Bank of New York's $350 million provision against credit card losses hit the stocks of finance and credit card companies particularly hard last week.

For the week through the close of trading Thursday, Advanta Corp. dropped 13.8%, Olympic Financial 13.5%, and Money Store, 9.7%.

"When you have credit quality concerns, a lot of investors have a knee- jerk reaction," particularly toward the finance companies, said Thomas O'Donnell, a bank analyst at Smith Barney Inc.

Analysts generally said the strong market reaction reflected the gains finance companies have made to date and were driven more by fear than by looming problems.

"Nothing I've seen so far changes my generally positive outlook for consumer finance stocks," said Michael Diana, a finance company analyst at Bear Stearns & Co.

Mr. Diana said actual losses have been well below anticipated losses at these companies. He predicted two things that would "turn the tide" in the coming months: a decision by the Federal Reserve not to raise rates, and strong finance company earnings reports.

Olympic Financial could well exceed analysts' earnings estimates for the second quarter, Mr. Diana said, predicting earnings of 40 cents per share. The company earned 37 cents per share in the first quarter.

"That would be a phenomenal performance considering the fact that Olympic issued eight million new shares in the quarter," Mr. Diana said.

Katrina Blecher, a bank analyst at Gruntal & Co., said that some companies, including Beneficial Corp. and MBNA Corp., have reversed their declines in credit quality.

"The businesses these companies are in benefit from all the bank's problems," Ms. Blecher said.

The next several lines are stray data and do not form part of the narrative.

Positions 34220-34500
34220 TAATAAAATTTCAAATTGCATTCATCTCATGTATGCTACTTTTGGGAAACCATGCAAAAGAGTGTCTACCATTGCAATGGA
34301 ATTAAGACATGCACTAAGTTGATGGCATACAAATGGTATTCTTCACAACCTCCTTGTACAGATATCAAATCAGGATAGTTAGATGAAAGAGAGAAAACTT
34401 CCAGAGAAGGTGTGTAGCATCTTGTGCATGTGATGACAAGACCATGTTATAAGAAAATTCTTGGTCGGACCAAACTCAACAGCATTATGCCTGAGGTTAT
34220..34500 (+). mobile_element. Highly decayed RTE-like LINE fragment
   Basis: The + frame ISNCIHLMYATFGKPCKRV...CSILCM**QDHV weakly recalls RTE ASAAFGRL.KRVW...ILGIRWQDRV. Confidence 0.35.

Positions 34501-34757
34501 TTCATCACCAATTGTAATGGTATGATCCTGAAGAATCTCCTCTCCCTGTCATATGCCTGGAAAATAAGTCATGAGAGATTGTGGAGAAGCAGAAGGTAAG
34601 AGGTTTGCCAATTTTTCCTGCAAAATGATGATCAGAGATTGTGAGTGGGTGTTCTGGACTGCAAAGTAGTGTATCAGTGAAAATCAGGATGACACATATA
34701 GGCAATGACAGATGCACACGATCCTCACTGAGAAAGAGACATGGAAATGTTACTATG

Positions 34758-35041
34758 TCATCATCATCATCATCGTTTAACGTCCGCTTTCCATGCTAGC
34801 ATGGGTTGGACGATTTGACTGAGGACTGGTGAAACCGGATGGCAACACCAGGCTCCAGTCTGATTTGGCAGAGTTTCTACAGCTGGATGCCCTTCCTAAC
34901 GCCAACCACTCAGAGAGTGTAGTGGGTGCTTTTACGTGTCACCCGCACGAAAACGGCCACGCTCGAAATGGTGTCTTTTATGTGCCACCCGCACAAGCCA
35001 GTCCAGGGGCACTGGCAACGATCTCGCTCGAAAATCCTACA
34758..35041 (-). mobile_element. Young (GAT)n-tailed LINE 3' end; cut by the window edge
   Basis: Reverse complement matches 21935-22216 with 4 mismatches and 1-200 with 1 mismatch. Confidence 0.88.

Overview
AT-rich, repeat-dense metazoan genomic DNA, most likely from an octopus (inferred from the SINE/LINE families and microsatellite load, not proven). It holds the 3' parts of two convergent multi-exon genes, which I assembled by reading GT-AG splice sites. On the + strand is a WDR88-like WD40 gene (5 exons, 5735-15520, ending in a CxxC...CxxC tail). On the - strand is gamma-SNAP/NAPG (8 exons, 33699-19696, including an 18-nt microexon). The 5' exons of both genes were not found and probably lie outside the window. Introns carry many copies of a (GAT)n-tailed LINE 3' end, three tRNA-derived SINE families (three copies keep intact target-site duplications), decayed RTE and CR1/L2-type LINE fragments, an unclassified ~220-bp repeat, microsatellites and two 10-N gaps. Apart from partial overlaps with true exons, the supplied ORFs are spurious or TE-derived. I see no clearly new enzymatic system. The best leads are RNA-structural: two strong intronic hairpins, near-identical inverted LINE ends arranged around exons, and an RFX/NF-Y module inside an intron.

An inability to pay bills encourages consumers to go to finance companies, where they can obtain secured or unsecured loans that require lower monthly payments.

Indeed, up until the Bank of New York's provision announcement, the finance companies had outperformed the rest of the bank market.

Some of the loss in share value "was clearly profit-taking," said Thomas Facciola, a finance company and credit card analyst at Salomon Brothers Inc.

Mr. O'Donnell said that Money Store was up 51% for the year, even after losing 5% by the end of last week.

To be sure, some analysts saw reasons for concern for the credit card banks and finance companies.

"The consumer debt levels are high and keep rising at a very rapid rate," said Gary Gordon, a bank analyst at PaineWebber Inc.

Mr. Gordon said that installment credit has grown at 2.5 times disposable income, and credit card debt three to four times disposable income.

"It's a simple fact of life that consumers are growing debt faster than income," he said.

Mr. Gordon, who has a "hold" rating on all the finance companies he covers, including Household Finance, Beneficial Corp., and Money Store, anticipated an increase in loss rates over the next year and a half.

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